Friday, June 24, 2011

Infinite wordiness

Last year, I wrote a post here about a list I had seen of thirteen books that everyone says he/she has read but hasn't. One of the books on that list was Infinite Jest by David Foster Wallace. At that time, I admitted my literary ignorance of the book and maintained that I would probably never read it. I didn't even know who David Foster Wallace was. That was the depth of my ignorance.

After writing that, I felt bad. Who was I to dismiss a book and an author that I didn't even really know anything about? So, I decided to learn about Wallace and his work.

I looked him up on Wikipedia and was appalled to learn that he had killed himself in 2008. He had suffered from severe depression for many years and had only been able to function with the help of medication.

I discovered some of his essays and found them to be well-written and interesting and to express sentiments with which I could agree. To make a long story short, I decided to put Infinite Jest on my "to be read" list.

Well, now, Wallace's editor has finished with Wallace's last work, an unfinished novel called The Pale King and it has been published to glowing reviews - just as Infinite Jest was. Last week, while on the road on vacation, I heard the editor reading an excerpt from the book and it was beautiful, really more poetry than prose. I decided to move Infinite Jest up on my list and this week I started reading it.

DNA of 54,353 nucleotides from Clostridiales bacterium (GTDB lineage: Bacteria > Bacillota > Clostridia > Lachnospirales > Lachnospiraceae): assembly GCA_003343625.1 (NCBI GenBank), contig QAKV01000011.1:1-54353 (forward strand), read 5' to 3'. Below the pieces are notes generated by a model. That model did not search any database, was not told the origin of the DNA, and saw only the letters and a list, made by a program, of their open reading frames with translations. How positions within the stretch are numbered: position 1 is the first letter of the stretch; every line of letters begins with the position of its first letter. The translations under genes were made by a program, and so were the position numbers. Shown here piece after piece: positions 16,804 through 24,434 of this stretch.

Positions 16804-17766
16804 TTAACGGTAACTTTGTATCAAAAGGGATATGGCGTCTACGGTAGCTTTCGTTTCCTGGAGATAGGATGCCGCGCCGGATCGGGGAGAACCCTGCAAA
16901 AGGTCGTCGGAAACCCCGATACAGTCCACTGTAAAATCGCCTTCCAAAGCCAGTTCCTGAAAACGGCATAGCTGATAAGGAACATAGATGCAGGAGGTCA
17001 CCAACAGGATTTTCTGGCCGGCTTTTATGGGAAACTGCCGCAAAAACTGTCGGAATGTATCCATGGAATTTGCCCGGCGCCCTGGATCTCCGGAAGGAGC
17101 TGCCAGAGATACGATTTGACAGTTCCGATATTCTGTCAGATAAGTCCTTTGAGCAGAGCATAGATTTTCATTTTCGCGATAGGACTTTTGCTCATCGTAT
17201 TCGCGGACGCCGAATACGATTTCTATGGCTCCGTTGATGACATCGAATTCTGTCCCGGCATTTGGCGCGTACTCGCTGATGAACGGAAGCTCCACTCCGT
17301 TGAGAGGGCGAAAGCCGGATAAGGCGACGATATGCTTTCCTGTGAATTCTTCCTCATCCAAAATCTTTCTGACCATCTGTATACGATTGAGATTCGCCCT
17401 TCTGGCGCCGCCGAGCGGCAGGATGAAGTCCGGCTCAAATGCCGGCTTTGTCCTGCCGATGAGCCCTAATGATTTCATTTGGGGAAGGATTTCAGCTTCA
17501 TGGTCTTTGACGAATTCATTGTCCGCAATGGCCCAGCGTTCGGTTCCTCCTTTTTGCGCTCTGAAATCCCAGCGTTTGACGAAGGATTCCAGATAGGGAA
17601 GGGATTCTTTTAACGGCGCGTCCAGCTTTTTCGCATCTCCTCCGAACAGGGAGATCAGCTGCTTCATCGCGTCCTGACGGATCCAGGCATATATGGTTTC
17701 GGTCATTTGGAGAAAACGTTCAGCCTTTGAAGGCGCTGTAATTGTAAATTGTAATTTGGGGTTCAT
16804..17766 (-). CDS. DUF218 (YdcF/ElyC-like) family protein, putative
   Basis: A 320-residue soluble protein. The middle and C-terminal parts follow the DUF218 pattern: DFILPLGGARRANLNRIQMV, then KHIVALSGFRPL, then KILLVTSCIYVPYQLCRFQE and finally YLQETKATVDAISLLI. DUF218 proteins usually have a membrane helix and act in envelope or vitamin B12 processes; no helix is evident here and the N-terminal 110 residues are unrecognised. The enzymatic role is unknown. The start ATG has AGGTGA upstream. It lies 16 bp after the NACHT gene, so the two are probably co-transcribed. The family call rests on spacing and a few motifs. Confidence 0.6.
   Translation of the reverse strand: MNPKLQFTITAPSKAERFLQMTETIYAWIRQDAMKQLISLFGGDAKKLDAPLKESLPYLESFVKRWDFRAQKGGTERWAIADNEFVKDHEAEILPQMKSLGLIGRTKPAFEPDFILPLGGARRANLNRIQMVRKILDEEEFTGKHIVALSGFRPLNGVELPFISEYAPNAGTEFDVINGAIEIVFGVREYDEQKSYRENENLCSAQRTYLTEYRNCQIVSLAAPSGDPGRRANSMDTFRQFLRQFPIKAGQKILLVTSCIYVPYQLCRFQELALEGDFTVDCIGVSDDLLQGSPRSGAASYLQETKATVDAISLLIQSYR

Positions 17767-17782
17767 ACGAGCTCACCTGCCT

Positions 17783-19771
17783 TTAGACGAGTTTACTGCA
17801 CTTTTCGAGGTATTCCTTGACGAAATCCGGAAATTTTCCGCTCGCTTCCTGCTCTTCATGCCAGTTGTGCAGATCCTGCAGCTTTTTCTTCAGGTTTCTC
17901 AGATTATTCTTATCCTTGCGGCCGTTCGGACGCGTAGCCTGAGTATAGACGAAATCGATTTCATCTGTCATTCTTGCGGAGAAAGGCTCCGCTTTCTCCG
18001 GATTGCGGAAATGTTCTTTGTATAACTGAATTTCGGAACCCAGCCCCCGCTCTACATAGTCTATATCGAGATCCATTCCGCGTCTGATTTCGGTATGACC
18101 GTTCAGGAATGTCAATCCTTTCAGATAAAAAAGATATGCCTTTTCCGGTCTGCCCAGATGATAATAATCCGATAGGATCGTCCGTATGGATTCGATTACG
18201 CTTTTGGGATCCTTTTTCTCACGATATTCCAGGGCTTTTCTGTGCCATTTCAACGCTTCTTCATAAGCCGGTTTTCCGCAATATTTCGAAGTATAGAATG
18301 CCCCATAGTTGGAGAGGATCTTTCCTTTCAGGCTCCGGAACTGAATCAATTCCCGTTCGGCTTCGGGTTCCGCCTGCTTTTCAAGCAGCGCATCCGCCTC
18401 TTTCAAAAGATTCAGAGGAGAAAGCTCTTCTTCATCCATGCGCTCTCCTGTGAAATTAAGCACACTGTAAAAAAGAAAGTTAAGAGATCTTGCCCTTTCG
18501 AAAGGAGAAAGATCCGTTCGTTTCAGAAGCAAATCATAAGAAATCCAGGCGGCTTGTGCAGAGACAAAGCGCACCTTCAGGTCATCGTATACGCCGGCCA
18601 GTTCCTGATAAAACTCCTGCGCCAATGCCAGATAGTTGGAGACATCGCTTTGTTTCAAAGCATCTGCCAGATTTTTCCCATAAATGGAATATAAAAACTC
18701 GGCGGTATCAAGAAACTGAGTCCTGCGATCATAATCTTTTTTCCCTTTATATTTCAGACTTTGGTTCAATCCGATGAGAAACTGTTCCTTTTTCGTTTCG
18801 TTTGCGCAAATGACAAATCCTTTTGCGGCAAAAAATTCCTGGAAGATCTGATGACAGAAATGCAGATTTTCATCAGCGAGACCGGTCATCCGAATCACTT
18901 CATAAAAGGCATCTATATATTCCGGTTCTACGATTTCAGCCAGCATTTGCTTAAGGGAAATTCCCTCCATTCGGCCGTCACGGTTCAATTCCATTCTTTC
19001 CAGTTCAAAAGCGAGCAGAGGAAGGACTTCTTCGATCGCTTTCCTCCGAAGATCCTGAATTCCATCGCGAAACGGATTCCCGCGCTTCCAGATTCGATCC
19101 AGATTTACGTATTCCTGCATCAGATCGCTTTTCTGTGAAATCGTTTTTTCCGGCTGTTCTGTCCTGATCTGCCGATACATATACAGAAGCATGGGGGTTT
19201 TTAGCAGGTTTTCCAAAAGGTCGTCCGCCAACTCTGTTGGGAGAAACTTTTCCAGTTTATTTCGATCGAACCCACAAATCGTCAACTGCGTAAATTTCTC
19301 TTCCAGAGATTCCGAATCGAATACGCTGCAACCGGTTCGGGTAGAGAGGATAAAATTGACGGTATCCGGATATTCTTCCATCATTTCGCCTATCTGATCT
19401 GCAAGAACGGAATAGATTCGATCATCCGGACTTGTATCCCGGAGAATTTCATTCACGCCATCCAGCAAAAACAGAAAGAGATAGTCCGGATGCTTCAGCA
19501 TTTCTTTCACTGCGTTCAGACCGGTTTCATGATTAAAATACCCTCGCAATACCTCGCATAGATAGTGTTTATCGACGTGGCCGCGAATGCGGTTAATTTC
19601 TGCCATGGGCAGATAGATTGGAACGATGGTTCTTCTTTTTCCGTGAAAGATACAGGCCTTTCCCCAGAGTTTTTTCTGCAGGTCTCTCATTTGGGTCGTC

It is a daunting reading challenge, over 1000 pages of small font type, sentences that run on to paragraph-length and paragraphs that sometimes go on for a page or more. Moreover, it has some eccentric punctuation which is really a pet peeve of mine. (And what exactly did e e cummings have against capital letters anyway?)

I'm only a few chapters into the book so far. Some of the writing that I've encountered is luminous and some is just irritating, but, my goodness, it is wordy! Don't publishers use editors anymore, or were they so intimidated by Wallace's genius that they were afraid to suggest cutting anything? Oh, well, I will slog on and in the end, I will no longer be ignorant of David Foster Wallace and his work and I will have been able to check off another of those books that everyone says they have read, and I actually WILL have!

2 comments:

  1. I would have quit! No punctuation ... ack! You go girl!

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  2. Well, I didn't mean to imply that it doesn't have punctuation, Snap. It does, but it's just not always conventional. It's just a minor irritation.

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